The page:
The International Labour Organisation defines child labour as any work that deprives children of their childhood, their potential, their dignity and one that is harmful to the physical and mental development of the child. It includes work that is mentally, physically, socially or morally dangerous to children. Work that interferes with a child’s ability to attend and participate in school fully by obliging them to leave school prematurely; or requiring them to try to combine school attendance with excessively long and heavy work is also child labour. It is both a cause and consequence of poverty. In India, a "Child" as defined by the Child Labour (Prohibition and Regulation) Act of 1986 as a person who has not completed 14 years of age.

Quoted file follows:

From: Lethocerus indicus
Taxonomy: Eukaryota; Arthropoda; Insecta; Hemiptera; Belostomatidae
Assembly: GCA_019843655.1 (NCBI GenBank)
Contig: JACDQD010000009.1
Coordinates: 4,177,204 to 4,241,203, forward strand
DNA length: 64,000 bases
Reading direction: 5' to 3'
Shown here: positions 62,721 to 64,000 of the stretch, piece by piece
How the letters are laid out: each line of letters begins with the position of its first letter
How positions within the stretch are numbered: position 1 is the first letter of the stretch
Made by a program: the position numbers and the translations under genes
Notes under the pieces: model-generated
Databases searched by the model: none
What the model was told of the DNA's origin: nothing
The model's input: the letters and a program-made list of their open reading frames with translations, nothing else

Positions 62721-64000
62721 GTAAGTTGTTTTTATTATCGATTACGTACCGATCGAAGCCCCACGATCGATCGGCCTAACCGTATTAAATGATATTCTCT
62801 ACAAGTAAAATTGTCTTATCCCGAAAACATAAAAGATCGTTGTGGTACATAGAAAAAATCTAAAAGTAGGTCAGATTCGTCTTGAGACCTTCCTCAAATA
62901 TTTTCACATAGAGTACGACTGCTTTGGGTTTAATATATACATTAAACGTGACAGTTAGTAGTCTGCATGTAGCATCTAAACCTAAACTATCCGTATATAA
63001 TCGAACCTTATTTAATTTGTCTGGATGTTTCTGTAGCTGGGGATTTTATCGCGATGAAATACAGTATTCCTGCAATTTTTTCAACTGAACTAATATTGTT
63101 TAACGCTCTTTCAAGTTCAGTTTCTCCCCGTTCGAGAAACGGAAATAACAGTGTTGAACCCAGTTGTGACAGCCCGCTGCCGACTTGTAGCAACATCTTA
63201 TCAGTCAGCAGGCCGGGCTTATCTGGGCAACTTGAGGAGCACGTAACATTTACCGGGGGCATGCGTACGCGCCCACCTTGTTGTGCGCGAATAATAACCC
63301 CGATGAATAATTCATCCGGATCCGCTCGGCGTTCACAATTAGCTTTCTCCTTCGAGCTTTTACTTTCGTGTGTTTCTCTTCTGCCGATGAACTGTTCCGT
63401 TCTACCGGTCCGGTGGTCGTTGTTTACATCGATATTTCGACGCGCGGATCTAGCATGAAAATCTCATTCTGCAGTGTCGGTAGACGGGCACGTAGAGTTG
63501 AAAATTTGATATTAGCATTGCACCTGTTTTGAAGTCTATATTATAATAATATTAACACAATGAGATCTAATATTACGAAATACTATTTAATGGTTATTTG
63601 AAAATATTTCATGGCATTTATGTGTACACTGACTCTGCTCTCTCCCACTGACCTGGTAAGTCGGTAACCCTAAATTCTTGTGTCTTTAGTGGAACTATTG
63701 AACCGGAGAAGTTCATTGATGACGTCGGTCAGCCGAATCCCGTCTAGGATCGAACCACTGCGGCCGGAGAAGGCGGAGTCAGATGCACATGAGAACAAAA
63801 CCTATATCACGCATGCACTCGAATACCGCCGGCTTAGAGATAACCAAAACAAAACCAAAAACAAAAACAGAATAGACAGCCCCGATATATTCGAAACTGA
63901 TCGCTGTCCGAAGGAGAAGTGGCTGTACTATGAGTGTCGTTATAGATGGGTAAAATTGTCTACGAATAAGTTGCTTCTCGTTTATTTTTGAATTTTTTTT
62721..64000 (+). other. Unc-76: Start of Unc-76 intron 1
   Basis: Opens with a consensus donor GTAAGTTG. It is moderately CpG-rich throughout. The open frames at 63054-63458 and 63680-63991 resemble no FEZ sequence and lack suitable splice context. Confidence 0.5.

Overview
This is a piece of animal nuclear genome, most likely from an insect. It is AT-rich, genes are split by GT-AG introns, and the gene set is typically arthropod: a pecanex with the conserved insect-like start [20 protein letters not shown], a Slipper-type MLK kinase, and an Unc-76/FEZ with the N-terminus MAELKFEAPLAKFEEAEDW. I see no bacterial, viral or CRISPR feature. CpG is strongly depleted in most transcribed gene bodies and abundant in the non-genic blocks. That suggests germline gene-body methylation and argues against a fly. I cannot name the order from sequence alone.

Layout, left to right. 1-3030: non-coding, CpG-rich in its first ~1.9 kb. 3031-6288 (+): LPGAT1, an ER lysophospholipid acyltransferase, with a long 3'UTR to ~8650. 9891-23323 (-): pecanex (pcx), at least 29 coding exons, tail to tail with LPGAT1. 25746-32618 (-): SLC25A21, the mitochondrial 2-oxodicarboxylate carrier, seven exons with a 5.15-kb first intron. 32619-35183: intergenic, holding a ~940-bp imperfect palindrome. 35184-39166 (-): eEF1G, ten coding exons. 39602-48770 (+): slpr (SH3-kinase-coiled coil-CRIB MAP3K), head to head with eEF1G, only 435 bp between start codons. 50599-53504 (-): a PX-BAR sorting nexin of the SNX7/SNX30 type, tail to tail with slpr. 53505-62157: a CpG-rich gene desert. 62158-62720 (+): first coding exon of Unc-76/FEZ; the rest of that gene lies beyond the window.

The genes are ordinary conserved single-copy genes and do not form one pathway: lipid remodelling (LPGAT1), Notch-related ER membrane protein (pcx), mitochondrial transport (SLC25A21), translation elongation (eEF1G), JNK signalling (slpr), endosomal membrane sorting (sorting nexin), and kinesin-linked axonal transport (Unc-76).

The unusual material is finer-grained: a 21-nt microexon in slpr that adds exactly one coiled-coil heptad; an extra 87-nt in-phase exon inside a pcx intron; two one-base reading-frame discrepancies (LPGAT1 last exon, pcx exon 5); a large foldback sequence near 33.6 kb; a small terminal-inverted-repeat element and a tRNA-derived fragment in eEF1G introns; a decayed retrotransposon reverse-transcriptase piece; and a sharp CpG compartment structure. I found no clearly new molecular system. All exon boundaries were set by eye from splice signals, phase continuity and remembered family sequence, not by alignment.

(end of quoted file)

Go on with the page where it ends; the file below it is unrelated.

India sadly is home to the largest number of child labourers in the world. A growing phenomenon is children being used as domestic workers in urban areas. The conditions in which children work are completely unregulated and they are often made to work without food, with very low wages, resembling slavery. There are cases of physical, sexual and emotional abuse of child domestic workers. A Ministry of Labour notification has made child domestic work as well as employment of children in dhabas, tea stalls and restaurants "hazardous" occupations.